Increases Circulation

There is quite a bit of iron in juice made from prunes, and this mineral is necessary for the production of red blood cells. This will help to boost your circulation, providing more oxygenation and nutrients to the areas of the body that need it, as well as increasing energy levels.

Boosts Metabolism

With a wide range of B vitamins, prune juice is able to ensure that our metabolism is regulated, which includes regulating enzyme and hormone production, eliminating birth defects and strengthening the immune system.

Reduces Appetite

The nutrient density in prune juice is very high, and it can also help to release leptin, a hormone that tells the body it is full. This appetite-suppressant quality is why this juice is so often recommended to people on weight-loss diets.

Prevents Osteoporosis

The list of minerals contained in prune juice is a clear sign that it contributes to bone density and preventing the onset of osteoporosis. This is particularly important as we begin to age, another reason why it is so popular among older generations.

Improves Cognition

The antioxidants, vitamin C and B-family vitamins found in this juice are essential for brain and nerve function, and this can also help to eliminate oxidative stress and lower your risks of neurodegenerative diseases such as dementia.

How to make Prune juice?

So why don’t you make your own prune juice, and delve into its amazing health benefits!

Fresh Homemade Prune Juice Recipe

A glass of prune juice is a solution to all your stomach-related problems!
Prep Time20 mins
Total Time20 mins
Course: Beverage
Cuisine: Mediterranean
Keyword: prunes, prune juice
Appliance: Blender, Juicer
Servings: 4 servings
Author: Ishani Bose


  • 1 cup of dried prunes
  • 5 cups of water
  • 1 apple or pear (cut)
  • 1 lime


  • To make prune juice, remove the pits and seeds from prunes ie dried plums.
  • Soak the prunes in boiled water overnight.
  •  Take them out of the boiled water after 12-15 hours and then blend them.
  • Now, add water to the already crushed and juiced prunes.
  •  Top this mix with some lime, and serve cold! You can also cut apples or pears into fine pieces and add in the juice before serving. This will add a certain amount of sweetness to the juice and give you a sangria-like feel.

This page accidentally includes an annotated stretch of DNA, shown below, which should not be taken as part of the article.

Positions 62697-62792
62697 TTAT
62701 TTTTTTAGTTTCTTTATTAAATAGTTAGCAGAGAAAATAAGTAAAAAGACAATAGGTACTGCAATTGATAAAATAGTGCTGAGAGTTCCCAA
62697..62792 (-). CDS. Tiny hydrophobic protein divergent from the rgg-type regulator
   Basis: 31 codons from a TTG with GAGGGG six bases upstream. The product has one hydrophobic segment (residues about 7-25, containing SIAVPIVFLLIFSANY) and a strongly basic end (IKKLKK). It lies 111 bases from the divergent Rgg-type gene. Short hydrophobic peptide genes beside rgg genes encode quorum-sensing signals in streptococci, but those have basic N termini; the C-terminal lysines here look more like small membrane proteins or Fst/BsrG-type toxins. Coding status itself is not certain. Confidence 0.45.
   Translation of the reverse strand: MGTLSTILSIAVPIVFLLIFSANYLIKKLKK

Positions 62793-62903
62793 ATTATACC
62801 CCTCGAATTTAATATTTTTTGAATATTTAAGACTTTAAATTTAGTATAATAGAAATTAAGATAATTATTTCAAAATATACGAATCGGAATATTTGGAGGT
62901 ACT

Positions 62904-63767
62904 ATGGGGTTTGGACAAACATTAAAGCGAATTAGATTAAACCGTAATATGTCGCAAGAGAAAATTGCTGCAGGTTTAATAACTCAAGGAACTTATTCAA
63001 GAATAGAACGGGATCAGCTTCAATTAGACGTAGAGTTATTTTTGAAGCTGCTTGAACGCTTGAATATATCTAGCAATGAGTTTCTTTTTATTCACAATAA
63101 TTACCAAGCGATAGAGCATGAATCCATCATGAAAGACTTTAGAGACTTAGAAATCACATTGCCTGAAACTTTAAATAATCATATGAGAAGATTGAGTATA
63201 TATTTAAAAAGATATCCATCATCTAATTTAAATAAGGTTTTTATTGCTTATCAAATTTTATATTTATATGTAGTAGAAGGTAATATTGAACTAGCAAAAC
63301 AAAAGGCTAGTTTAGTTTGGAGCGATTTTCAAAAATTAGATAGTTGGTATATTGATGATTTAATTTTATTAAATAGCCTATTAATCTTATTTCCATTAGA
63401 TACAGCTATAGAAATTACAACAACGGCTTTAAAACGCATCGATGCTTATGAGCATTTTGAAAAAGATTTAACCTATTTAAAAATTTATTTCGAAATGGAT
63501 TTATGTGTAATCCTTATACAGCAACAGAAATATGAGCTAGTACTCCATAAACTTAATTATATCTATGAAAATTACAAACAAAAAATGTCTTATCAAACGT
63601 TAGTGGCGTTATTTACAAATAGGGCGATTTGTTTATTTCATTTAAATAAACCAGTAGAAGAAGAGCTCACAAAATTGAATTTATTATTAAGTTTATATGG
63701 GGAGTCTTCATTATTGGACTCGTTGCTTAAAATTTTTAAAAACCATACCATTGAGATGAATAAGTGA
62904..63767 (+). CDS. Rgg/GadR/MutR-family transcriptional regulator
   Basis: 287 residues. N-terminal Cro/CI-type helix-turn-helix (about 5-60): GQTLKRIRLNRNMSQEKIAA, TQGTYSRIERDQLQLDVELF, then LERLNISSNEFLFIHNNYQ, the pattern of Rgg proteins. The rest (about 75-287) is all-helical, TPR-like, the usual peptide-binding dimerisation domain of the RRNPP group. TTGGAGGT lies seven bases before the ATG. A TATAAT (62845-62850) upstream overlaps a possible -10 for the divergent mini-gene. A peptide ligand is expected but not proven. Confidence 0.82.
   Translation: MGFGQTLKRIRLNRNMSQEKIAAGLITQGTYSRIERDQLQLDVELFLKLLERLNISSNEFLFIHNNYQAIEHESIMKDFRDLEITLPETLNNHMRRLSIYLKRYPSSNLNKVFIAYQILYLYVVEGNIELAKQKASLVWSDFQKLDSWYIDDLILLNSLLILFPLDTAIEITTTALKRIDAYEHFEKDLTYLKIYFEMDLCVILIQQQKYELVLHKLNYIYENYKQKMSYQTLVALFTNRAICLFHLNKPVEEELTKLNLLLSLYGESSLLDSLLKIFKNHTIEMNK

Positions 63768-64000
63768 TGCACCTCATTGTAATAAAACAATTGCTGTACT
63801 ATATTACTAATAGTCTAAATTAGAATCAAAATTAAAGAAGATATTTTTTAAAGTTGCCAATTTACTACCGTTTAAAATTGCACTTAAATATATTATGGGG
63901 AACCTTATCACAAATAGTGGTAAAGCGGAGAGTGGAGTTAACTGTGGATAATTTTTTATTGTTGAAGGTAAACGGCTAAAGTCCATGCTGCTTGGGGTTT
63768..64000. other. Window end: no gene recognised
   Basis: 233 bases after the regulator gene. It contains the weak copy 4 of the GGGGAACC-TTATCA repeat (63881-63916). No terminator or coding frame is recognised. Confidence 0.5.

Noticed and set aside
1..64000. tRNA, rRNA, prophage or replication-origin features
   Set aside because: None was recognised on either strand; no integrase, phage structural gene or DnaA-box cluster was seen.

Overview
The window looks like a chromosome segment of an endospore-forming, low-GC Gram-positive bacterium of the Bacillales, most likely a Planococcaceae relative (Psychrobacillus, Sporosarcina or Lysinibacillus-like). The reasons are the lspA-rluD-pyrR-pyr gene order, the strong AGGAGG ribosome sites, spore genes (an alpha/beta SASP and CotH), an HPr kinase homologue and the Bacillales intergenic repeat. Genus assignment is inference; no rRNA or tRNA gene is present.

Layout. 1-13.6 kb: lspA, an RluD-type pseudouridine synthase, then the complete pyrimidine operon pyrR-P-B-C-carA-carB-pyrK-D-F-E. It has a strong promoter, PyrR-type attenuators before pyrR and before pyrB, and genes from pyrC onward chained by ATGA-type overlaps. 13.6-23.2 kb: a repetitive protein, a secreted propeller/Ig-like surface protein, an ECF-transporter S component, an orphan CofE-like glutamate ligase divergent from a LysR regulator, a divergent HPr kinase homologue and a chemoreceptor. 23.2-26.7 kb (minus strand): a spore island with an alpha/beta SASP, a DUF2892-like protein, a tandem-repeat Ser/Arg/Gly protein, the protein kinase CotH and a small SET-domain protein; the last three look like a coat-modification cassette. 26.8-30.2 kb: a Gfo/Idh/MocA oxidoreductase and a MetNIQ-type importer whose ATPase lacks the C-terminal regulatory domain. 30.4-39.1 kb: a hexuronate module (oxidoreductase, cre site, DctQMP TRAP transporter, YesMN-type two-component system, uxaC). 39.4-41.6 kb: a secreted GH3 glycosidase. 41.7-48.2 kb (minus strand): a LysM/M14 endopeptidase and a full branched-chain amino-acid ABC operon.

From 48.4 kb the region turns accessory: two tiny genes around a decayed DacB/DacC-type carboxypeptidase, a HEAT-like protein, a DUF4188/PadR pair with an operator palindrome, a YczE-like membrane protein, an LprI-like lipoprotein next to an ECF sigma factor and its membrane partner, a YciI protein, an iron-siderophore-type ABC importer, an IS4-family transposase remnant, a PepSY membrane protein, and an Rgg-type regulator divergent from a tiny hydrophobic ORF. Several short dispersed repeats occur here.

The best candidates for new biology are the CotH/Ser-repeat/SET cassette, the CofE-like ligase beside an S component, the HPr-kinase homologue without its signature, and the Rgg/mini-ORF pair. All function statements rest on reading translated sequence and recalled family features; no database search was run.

You can also make prune juice smoothie with cranberries and mango, which is not only tasty but works wonders for the gut. 

Prune Juice for Pregnancy

Although many experts are cautious when recommending dietary choices for pregnant women, prune juice is one that appears to be widely accepted and promoted in the health community. It is particularly effective for constipation during pregnancy, which is quite common at any point in the pregnancy term. This can help to ease discomfort and pressure in the bowels, preventing hemorrhoids and other related conditions, such as cramping, bloating and excess flatulence.

The other nutrients of this juice are also beneficial during pregnancy, but the most frequent reason for use is the laxative effect of this beverage. As with any dietary item during pregnancy, consume this drink in moderation, and be sure to clear its use with your doctor first.

Side Effects of Prune Juice

There are a few side effects to consider before drinking prune juice, such as the risk of diarrhea and gastrointestinal distress, dehydration, weight gain, low blood sugar, and oxidative stress.

  • Diarrhea and Dehydration – Prune juice not only contains a high level of dietary fiber, but also sorbitol, both of which can act as a laxative substance in the body. While some people specifically drink this beverage for those emptying effects, excessive intake of dietary fiber can cause abnormal amounts of gas and bloating, as well as diarrhea. Attached to that potential side effect is dehydration, which can happen very quickly if you are experiencing diarrhea symptoms.
  • Weight Gain – A single serving of prune juice should be enough to get your system feeling great, but that glass also contains 180-200 calories. If you are drinking an excessive amount of prune juice, you need to factor this into your caloric intake for the day, or you risk gaining weight.
  • Diabetes –  If you are already on blood sugar-lowering medication, speak with your doctor before adding prune juice into the mix.
  • Carcinogens – When prunes are dried, there is a formation of acrylamide, which is a neurotoxin and a carcinogenic substance. Although the juice contains very minimal or measurable levels of acrylamide as compared to potato chips and fries, it is still worrisome for people who have high levels of oxidative stress like smokers or are at high risk for various cancer.
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About the Author

John Staughton is a traveling writer, editor, and publisher who earned his English and Integrative Biology degrees from the University of Illinois in Champaign, Urbana (USA). He is the co-founder of a literary journal, Sheriff Nottingham, and calls the most beautiful places in the world his office. On a perpetual journey towards the idea of home, he uses words to educate, inspire, uplift and evolve.